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Prison guards ‘deployed 1,700 times to plug gaps at understaffed jails’

Campaigners said the policy was a ‘gross waste of public money’.

Prison guards were deployed to understaffed jails more than 1,700 times last year — at a cost of £2.4 million.

Shadow justice secretary Richard Burgon told the Press Association that the figures revealed the “chaos at the heart of the Government’s prisons strategy”.

In all, guards were dispatched to “plug gaps” 1,787 times in 2017, according to Government figures.

Hotel stays and travel expenses from January to November last year came to £2,488,180 — a sum that could employ 108 full-time prison officers on £23,000 a year.

The Ministry of Justice described the ability to deploy staff, on what is known as detached duty, as a “sensible and proportionate” response to “resource pressures”.

However Mr Burgon said it was a case of “papering over the cracks”.

Labour Party conference 2016

He said: “With the Justice Ministry facing the deepest cuts of any department, spending vast sums moving prison officers around the country to plug staffing gaps underlines the chaos at the heart of this Government’s prisons strategy.

“Shifting staff to one prison only takes them away from another.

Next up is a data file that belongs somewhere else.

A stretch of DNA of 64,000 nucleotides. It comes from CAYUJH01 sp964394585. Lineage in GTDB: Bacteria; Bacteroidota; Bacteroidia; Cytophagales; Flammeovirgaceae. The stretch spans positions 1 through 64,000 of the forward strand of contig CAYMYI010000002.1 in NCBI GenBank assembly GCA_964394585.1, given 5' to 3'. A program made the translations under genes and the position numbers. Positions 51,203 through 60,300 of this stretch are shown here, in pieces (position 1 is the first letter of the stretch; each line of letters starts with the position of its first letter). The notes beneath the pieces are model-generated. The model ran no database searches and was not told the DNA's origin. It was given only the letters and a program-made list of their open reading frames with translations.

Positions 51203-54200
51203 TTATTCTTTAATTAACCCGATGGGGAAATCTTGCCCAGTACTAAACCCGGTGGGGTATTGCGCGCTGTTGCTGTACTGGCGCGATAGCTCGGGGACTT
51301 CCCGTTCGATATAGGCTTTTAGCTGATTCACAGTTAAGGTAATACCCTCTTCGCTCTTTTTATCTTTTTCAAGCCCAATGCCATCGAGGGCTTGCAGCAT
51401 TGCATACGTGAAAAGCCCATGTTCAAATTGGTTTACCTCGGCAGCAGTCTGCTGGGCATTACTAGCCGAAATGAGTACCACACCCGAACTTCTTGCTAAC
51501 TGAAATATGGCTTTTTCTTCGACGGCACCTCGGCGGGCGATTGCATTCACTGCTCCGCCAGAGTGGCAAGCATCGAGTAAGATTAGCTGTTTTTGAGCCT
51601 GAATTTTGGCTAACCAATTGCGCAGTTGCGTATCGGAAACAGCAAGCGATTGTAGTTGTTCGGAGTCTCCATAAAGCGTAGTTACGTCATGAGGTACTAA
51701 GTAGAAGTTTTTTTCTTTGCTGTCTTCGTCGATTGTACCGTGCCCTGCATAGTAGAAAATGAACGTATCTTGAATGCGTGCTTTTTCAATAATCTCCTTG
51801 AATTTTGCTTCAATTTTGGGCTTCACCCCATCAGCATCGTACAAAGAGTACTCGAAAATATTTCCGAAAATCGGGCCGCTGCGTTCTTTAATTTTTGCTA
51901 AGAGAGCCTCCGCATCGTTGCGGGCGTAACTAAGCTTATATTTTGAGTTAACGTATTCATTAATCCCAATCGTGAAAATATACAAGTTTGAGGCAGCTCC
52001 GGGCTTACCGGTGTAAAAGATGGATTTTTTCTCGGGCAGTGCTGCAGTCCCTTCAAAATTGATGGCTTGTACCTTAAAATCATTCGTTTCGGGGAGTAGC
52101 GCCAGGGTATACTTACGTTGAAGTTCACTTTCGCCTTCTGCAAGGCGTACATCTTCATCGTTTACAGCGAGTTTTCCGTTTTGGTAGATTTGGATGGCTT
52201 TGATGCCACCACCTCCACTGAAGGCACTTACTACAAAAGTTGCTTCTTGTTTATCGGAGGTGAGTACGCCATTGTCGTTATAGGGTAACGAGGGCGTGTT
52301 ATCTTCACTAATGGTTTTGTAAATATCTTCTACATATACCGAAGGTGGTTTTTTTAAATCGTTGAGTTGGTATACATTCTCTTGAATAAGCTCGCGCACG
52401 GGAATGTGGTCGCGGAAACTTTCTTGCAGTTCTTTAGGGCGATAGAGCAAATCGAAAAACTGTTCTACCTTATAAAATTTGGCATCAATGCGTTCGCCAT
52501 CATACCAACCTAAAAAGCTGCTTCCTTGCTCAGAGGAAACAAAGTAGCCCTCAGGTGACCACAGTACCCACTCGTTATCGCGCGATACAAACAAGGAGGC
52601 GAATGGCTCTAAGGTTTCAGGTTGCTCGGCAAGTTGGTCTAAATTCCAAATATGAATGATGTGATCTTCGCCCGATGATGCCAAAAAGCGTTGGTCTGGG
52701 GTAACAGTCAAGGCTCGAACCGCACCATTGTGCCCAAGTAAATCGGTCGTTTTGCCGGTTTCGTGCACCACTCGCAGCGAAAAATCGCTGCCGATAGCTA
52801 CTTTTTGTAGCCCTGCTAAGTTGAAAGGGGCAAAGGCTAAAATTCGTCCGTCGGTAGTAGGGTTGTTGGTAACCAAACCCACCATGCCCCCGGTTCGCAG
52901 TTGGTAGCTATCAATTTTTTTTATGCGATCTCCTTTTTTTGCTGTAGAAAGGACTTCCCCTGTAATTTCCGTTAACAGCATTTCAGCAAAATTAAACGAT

“This is a costly policy that is simply papering over the cracks.

“It fails to address the root cause of the crisis in our prisons which is the disastrous Tory decision to axe thousands of prison officers which has left our prisons more dangerous than ever.”

Frances Crook, chief executive of the Howard League for Penal Reform charity which campaigns for change in prisons, said the policy was a “gross waste of public money”.

She added: “Staff do not like to be dislocated from their workplace and families, and they are not able to offer consistent and stable support in prisons that are already struggling.”

A Ministry of Justice spokesman said: “Prison officers do a challenging and vital job to help protect the public and we are committed to making sure we have enough staff to deliver safe regimes in our prisons.

“Detached duty is one of the sensible and proportionate measures we take to cover resourcing pressures and ensure we run safe and decent regimes in prisons as well as being able to respond appropriately to any operational issues that arise.

“When there is a need to accommodate staff in hotels, we work hard to ensure the best possible value for money for the taxpayer and have restrictions in place to help keep costs to a minimum.”


From Belfast Telegraph